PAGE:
| Assessment of Fecal Indicator Bacteria and Potential Pathogen Co-Occurrence at a Shellfish Growing Area - :20296 | National Ocean Service (NOS)
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Assessment of Fecal Indicator Bacteria and Potential Pathogen Co-Occurrence at a Shellfish Growing Area
  • Published Date:
    2018
  • Source:
    Frontiers in Microbiology, 9, 13.
Filetype[PDF-2.71 MB]


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  • Description:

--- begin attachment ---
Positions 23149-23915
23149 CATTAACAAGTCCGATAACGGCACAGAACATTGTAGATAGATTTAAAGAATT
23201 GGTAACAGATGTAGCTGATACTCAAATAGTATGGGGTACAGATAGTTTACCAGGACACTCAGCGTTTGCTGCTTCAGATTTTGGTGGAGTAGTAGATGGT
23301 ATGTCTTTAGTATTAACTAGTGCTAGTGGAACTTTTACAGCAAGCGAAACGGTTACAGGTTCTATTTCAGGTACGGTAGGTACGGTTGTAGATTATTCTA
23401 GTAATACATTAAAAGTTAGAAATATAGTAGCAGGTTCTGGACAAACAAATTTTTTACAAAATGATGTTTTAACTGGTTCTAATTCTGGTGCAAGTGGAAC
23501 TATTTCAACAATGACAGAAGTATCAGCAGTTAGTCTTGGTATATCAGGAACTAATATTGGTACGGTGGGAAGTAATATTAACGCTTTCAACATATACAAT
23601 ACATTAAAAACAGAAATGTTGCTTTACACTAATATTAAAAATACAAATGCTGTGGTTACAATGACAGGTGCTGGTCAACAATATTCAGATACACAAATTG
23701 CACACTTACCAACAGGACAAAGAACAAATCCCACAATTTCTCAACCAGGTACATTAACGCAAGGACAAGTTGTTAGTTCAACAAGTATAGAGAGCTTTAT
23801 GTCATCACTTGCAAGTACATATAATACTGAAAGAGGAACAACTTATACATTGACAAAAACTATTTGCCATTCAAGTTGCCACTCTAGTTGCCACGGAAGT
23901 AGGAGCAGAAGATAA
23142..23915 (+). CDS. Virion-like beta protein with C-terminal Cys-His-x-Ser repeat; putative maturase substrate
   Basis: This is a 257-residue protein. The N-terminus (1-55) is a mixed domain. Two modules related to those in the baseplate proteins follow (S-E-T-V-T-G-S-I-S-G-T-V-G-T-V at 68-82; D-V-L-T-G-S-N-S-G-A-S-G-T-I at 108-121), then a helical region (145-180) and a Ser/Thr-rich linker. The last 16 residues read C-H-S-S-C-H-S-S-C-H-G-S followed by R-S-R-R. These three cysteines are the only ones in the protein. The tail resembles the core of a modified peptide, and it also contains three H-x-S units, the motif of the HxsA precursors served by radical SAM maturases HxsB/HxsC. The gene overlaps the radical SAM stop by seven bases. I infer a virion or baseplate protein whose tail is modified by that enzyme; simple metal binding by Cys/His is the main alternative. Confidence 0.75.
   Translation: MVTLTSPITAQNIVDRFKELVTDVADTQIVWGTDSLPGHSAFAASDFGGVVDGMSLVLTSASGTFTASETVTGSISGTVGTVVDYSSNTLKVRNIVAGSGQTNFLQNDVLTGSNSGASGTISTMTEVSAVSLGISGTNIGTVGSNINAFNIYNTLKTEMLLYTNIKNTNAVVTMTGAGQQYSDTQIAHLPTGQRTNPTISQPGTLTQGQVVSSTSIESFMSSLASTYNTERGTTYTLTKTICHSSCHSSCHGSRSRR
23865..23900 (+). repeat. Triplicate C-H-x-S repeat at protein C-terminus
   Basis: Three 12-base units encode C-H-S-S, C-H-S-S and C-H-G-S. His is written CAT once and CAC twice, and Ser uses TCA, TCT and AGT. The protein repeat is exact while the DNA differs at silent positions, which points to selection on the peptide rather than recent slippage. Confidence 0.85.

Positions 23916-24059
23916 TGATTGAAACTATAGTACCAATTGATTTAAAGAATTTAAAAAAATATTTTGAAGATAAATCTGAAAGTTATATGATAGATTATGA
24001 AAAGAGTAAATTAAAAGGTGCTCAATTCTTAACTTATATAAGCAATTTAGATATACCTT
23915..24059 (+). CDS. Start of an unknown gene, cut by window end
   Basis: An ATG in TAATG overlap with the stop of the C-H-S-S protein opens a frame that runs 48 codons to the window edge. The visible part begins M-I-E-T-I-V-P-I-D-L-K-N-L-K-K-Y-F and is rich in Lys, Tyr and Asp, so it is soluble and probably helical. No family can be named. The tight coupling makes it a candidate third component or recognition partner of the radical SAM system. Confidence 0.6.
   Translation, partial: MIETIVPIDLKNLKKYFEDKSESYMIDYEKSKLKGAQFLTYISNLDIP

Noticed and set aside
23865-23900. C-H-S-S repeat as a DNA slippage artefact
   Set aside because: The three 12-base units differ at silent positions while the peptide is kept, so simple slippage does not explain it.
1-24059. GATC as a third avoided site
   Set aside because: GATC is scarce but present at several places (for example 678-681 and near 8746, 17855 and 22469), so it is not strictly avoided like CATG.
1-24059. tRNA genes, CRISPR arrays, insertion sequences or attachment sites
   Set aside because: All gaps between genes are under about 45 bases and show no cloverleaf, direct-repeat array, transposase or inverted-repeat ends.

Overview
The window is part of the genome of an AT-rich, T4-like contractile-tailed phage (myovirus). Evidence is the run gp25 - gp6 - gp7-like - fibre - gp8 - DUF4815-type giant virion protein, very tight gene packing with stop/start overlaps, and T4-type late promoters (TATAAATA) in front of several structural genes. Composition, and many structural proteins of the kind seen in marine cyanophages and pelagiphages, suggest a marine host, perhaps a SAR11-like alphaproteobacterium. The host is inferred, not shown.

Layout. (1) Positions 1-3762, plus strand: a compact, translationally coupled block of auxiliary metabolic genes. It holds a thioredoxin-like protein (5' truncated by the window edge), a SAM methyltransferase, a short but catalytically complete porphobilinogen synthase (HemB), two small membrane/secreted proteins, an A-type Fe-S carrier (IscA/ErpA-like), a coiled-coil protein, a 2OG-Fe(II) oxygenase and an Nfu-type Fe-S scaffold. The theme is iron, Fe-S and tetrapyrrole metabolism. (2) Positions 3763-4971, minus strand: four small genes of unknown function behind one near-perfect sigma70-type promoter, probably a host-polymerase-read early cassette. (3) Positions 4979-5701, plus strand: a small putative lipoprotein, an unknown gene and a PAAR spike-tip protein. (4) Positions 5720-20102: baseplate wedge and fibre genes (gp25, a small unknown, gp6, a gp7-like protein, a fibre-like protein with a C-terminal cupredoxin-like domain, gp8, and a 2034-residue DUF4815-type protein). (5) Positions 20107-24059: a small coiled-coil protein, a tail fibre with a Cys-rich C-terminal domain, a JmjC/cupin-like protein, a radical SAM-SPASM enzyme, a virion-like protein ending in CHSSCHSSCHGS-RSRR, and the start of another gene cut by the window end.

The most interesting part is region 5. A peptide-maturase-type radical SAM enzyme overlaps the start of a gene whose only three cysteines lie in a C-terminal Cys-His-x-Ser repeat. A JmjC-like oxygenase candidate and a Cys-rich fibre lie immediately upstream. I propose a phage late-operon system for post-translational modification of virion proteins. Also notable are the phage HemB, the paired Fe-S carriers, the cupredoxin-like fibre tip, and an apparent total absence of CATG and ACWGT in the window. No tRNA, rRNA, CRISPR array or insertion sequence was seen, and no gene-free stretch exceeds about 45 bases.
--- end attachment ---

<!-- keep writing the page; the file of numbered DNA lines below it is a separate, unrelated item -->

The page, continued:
Routine monitoring of shellfish growing waters for bacteria indicative of human sewage pollution reveals little about the bacterial communities that co-occur with these indicators. This study investigated the bacterial community, potential pathogens, and fecal indicator bacteria in 40 water samples from a shellfish growing area in the Chesapeake Bay, USA. Bacterial community composition was quantified with deep sequencing of 16S rRNA gene amplicons, and absolute gene abundances were estimated with an internal standard (Thermus thermophilus genomes). Fecal coliforms were quantified by culture, and Vibrio vulnificus and V parahaemolyticus with quantitative PCR. Fecal coliforms and V vulnificus were detected in most samples, and a diverse assemblage of potential human pathogens were detected in all samples. These taxa followed two general patterns of abundance. Fecal coliforms and 16S rRNA genes for Enterobacteriaceae, Aeromonas, Arcobacter, Staphylococcus, and Bacteroides increased in abundance after a 1.3-inch rain event in May, and, for some taxa, after smaller rain events later in the season, suggesting that these are allochthonous organisms washed in from land. Clostridiaceae and Mycobacterium 16S rRNA gene abundances increased with day of the year and were not positively related to rainfall, suggesting that these are autochthonous organisms. Other groups followed both patterns, such as Legionella. Fecal coliform abundance did not correlate with most other taxa, but were extremely high following the large rainstorm in May when they co-occurred with a broad range of potential pathogen groups. V vulnificus were absent during the large rainstorm, and did not correlate with 16S rRNA abundances of Vibrio spp. or most other taxa. These results highlight the complex nature of bacterial communities and the limited utility of using specific bacterial groups as indicators of pathogen presence.

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